EXCLUSIVE: The White House is mounting an “offensive” communications strategy ahead of Supreme Court nominee Judge Amy Coney Barrett’s upcoming Senate confirmation fight, with aides describing an aggressive plan for “knife fighters” to “fiercely” defend the nominee ahead of what’s expected to be a heated battle on Capitol Hill.

Fox News has learned the White House has formed a team to handle what’s to come in the weeks ahead as Senate Republicans aim to get President Trump’s nominee confirmed to the high court before Election Day.

AMY CONEY BARRETT ACCEPTS PRESIDENT TRUMP’S NOMINATION TO THE SUPREME COURT, PLEDGES TO ‘FAITHFULLY AND IMPARTIALLY’ DISCHARGE DUTIES 

Senior White House officials told Fox News that the team is broken into two parts: one focused on communications and the other focused on guiding Barrett through the process on Capitol Hill.

Senior officials argued the team is “uniquely equipped” for the mission: The White House communications team will consist of White House Press Secretary Kayleigh McEnany, who is a graduate of Harvard Law School and will take on the role of “lead spokesperson.” Deputy Press Secretary Brian Morgenstern, a graduate of Columbia Law School, and White House communications officials Alyssa Farah and Ben Williamson, who are veterans of Capitol Hill and who have unique relationships with Republican leadership in both chambers of Congress, are also on the team.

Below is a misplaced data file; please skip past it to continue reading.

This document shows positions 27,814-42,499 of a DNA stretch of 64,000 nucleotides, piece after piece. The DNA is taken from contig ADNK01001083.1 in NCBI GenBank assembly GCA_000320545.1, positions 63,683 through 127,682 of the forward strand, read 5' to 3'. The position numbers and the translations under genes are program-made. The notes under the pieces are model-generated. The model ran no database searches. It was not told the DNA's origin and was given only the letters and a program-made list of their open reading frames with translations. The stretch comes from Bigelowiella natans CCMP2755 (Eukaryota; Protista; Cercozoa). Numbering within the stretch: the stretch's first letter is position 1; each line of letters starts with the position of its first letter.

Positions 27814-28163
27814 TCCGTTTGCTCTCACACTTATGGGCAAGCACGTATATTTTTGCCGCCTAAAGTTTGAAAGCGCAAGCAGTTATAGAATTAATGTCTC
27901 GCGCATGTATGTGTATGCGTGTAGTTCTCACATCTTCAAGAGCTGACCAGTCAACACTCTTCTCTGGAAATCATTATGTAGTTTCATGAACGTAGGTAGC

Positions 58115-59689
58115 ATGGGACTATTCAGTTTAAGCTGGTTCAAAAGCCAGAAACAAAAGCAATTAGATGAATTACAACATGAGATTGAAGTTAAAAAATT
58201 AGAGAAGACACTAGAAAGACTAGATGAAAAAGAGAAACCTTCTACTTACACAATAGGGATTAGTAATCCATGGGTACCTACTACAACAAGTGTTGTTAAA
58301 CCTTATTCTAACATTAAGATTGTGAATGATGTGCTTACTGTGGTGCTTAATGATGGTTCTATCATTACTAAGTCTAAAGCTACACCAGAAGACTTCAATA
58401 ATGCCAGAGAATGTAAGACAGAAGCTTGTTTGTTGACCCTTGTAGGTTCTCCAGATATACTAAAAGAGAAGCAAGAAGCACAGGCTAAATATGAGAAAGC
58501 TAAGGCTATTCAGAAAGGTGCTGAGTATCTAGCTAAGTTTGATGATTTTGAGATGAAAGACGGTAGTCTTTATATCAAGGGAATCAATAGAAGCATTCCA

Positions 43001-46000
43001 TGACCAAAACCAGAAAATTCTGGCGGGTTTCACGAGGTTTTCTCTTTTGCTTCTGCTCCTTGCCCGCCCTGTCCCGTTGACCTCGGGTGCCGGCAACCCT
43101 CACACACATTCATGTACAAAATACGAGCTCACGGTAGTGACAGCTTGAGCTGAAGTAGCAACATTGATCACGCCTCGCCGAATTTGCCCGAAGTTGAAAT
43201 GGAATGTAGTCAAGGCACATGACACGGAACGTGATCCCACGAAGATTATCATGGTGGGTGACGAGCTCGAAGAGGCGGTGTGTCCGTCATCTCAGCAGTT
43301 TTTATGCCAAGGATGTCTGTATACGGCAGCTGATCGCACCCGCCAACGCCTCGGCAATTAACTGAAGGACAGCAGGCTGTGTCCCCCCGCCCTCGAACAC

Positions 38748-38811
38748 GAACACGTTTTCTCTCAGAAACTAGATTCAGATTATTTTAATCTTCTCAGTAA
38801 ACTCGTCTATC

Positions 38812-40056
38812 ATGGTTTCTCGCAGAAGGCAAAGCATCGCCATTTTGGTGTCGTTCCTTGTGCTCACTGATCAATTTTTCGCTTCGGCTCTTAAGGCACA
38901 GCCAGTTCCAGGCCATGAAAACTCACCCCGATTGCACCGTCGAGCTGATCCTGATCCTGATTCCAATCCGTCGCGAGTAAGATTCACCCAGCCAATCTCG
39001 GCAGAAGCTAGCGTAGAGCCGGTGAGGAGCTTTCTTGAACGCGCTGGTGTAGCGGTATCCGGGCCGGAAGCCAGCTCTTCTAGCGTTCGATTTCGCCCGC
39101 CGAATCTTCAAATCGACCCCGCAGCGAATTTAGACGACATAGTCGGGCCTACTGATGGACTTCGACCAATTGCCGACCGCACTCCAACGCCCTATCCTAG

The communications team will also include White House staff who will be dedicated to a rapid response effort and research.

“We will need to be knife fighters with the opposition, and will be prepared to marshal information quickly, and disseminate it to push back on any false narratives or attacks on her and her family, because we anticipate, unfortunately, that Democrats will go there,” a senior official told Fox News.

“So we’re mounting an offensive strategy on her behalf because she is such an incredible and inspiring nominee,” the official continued. “We’ll be defending her fiercely every day.”

Another official told Fox News that the communications team intends to be “very well-synced” with Senate communicators, including Majority Leader Mitch McConnell’s office, the Senate Republican conference and the Senate Judiciary Committee.

“We will work closely with them,” the official said.

As for the Hill process, White House Counsel Pat Cippollone and White House Chief of Staff Mark Meadows will play “integral roles.”

Senior officials told Fox News that Meadows will be tasked with prepping Barrett and shepherding her through the Senate.

“He knows exactly the senators we’ll need to win over, and the issues that matter to them,” one senior White House official told Fox News. “He knows which senators to target that could bring over votes for her, and will help her to remain independent and speak to her own judicial record to win those key votes. He’s a Capitol Hill strategist.”

As for Cippollone, an official told Fox News that he “knows what she’ll be questioned on.”

“He’ll know ways to navigate those without telegraphing too much to get through the confirmation,” another official told Fox